Italian Foreign Minister Franco Frattini has urged the European Union to intervene to help Italy obtain the extradition of guerrilla Cesare Battisti from Brazil.
Frattini said in an interview published on Sunday in the Il Giornale daily that the EU may be justified in legal terms in saying it has no responsibility for extradition issues, as it has so far, "but the question is political".
"This time it is happening to us, but if tomorrow Brazil or Indonesia refused to extradite a Baader Meinhof terrorist to Germany, how should we behave?" he asked.
Battisti, 54, was jailed for murder in Italy in the 1970s when he was a member of the group "Armed Proletarians for Communism". He escaped in 1981 and fled to France, but went on the run again when Paris approved his extradition in 2006 and was caught in Brazil.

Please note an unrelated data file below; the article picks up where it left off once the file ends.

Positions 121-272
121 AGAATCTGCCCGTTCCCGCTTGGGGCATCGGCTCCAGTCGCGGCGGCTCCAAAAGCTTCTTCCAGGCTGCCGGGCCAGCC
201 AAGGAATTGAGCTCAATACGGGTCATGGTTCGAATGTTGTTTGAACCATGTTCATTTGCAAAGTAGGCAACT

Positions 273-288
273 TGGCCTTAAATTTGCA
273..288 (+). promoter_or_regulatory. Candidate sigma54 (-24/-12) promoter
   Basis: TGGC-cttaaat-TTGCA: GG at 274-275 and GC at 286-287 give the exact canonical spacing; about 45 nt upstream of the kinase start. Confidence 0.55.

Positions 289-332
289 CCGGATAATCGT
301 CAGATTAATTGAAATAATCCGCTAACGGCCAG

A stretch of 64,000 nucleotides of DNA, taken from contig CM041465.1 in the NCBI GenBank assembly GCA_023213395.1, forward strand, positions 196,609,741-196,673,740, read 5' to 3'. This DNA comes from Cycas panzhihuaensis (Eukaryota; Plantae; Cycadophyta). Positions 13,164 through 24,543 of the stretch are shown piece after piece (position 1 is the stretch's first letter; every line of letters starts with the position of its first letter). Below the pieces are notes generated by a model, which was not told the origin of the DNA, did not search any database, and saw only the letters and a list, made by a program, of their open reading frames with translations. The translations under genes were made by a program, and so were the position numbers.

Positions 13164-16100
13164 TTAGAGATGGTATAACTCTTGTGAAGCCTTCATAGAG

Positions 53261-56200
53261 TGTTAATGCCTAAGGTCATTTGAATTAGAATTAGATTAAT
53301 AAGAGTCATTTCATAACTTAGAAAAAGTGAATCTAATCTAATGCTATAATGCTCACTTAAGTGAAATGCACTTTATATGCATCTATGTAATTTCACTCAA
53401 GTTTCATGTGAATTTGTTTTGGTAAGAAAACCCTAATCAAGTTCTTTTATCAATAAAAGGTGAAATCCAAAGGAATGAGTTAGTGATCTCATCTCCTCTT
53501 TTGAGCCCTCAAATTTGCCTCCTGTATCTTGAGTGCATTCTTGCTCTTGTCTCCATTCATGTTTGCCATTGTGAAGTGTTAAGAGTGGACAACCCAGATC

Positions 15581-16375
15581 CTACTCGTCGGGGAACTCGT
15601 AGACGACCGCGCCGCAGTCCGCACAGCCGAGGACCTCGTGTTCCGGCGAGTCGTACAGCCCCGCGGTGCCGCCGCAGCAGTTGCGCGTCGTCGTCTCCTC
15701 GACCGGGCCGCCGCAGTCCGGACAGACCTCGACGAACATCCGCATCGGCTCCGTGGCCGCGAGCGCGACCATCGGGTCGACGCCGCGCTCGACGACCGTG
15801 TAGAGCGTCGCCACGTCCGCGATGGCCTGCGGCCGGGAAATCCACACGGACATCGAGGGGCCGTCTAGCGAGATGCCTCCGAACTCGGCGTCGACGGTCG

Brazil's decided last month to give the Italian political refugee status, sparking diplomatic protests from Italy, which calls him a "terrorist". Battisti was convicted of two murders before his jailbreak and faces two more murder charges.
Italy has appealed to Brazil's supreme court, which must now decide on the case, but Frattini said the EU should also exert diplomatic pressure on Brazil.
He said Brazil's explanation for refusing extradition, that Battisti may not get a fair trial in Italy and risked being persecuted for his political opinions, threw doubt on the democratic credentials of an EU country.
"Can Brussels remain silent before this position?" Frattini asked. "And if tomorrow it was Belgium's or Poland's turn, how would we (the EU) behave?"